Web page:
Smoke Reports and Complaints

Fire Danger & Management | Smoke Reporting


Better Way to Think About Wildland Fires video

Watch A Better Way to Think About Wildfire to learn more about the importance and inevitability of wildland fire in the southwest. [YouTube]

Smoke impacts on local communities are often unforeseeable and unavoidable. Fire managers make their best effort to predict these impacts and provide information about potentially affected areas. The Coconino National Forest plans prescribed burns under the jurisdiction of the Arizona Department of Environmental Quality's Smoke Management Division to minimize smoke impacts from these types of fires.

Whether you are affected by a serious smoke impact, or just want us to know about smoke from a fire on the Coconino National Forest in your area, please share your experience with us by providing information about the smoke impact below. Sharing your experience helps us to better serve our communities, improving our communication with you, our neighbor, about smoke impacts in the future.

When you submit this form, it is emailed directly to Forest Leadership, as well as Fire Management Officers on each District. Please know that we take smoke impacts seriously, but we cannot control every aspect of prescribed burns or wildfires. If you have health concerns about smoke, please read Health Effects of Smoke from Wildfire and Prescribed Burns from Coconino County's Public Health Services District for tips for protecting yourself and loved ones from the health impacts of wildland fire smoke.

Jump to Glossary: Types of Fire



Types of Fires

  • Wildfire: A fire started naturally by lightning or human-caused.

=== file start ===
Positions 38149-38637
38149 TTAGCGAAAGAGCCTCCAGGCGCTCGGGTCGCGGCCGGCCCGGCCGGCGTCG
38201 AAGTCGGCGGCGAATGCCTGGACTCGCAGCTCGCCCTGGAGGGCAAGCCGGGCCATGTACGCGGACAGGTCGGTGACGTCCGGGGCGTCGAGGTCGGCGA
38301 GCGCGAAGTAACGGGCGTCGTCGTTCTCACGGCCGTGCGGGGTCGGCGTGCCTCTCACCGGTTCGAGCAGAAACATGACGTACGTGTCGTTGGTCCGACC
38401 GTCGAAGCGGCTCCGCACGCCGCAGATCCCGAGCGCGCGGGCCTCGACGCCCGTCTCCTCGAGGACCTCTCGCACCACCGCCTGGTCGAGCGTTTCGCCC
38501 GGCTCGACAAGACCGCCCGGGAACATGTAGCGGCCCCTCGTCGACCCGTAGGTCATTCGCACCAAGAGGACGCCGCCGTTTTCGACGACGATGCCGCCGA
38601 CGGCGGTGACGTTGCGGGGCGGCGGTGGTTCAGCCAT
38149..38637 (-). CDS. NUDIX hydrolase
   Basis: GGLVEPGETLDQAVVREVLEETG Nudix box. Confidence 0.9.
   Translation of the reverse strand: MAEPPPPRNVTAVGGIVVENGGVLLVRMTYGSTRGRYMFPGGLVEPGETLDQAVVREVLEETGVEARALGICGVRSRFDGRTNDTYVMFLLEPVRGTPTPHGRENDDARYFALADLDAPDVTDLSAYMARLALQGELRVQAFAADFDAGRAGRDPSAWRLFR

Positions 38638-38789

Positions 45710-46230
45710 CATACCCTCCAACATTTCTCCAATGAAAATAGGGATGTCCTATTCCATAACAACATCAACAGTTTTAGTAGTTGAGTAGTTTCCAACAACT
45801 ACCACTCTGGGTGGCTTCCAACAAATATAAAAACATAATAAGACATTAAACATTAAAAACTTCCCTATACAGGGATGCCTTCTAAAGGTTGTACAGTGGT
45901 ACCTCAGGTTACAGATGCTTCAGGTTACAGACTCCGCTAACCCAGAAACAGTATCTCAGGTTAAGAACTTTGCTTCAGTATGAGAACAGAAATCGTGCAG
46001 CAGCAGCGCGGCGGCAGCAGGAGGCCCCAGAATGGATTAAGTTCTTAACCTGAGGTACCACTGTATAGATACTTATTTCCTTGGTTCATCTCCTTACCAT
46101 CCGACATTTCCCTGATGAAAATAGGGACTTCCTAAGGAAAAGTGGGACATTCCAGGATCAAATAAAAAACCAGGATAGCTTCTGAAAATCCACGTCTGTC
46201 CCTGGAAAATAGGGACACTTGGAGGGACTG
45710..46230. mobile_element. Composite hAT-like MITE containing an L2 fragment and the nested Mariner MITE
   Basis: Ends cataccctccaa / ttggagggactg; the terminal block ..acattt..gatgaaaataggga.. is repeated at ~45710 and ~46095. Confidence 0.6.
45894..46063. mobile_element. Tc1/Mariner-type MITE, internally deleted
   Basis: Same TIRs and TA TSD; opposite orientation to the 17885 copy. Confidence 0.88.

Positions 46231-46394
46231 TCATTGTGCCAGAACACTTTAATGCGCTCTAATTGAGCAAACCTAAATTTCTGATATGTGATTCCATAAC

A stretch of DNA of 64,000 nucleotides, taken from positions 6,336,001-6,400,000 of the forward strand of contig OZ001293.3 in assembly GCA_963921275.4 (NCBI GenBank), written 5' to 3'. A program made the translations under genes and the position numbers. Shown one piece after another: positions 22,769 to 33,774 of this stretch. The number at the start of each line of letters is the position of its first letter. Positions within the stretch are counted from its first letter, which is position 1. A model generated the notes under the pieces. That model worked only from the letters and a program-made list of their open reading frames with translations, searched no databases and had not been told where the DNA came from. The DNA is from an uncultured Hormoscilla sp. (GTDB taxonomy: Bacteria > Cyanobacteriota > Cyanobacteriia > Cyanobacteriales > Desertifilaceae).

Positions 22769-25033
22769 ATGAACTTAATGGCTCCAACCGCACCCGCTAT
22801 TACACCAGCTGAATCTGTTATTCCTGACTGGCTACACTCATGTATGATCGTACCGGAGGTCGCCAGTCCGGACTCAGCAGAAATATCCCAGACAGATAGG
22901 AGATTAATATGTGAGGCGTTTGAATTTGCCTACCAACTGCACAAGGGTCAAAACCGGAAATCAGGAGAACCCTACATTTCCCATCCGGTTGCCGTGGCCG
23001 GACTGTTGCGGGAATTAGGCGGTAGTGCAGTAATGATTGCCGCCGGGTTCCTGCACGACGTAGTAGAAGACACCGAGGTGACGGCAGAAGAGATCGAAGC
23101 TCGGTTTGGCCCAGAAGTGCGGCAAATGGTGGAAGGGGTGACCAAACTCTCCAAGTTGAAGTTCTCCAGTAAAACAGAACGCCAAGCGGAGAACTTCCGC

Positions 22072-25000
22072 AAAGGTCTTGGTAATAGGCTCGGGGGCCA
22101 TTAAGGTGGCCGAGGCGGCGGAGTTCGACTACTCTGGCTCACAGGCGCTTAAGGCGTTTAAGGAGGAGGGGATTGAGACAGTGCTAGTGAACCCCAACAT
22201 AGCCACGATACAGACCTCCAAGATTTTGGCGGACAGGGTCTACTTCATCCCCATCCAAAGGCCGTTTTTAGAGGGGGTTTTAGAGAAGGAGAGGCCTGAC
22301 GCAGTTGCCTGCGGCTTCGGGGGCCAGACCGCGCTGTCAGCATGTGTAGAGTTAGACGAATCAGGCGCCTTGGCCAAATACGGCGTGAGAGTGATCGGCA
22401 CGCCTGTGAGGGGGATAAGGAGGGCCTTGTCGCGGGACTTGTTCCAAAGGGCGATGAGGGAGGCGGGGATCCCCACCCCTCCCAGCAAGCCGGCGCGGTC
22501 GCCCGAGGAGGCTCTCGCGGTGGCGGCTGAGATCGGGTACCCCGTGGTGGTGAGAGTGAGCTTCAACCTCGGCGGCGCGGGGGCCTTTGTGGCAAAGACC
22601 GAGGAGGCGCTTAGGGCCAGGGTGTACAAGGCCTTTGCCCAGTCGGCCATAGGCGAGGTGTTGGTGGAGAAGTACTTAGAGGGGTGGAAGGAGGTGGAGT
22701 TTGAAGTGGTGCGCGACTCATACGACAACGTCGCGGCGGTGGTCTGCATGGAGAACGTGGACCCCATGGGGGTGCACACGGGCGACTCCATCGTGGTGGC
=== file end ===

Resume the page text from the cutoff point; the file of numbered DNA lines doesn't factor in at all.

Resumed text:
• Prescribed Fire: A fire created under a ‘prescription’ plan developed by many different specialists in order to treat a specific area with fire to reduce forest fuels and restore that area to healthier state. These fires are started by fire managers and include Broadcast Burning (applying fire along the forest floor with flames that are typically low to the ground) and Pile Burning (igniting ‘slash piles’ of branches and small tree trucks and debris from forest thinning projects). Learn more about prescribed fire.
  • Managed Wildfire for Multiple Objectives: A naturally-occurring wildfire that was started by lightning, which fire managers are allowing to burn safely at a low intensity and "creep" across the forest floor in order to maintain a healthy forest and ecosystem. This type of fire acts as a natural janitor cleaning and restoring the forest to a healthier condition, ultimately reducing build-up of down and dead wood and forest fuels, making it safer for communities and lessening the chances of a severe wildfires in that area. Learn more about managed wildfires.


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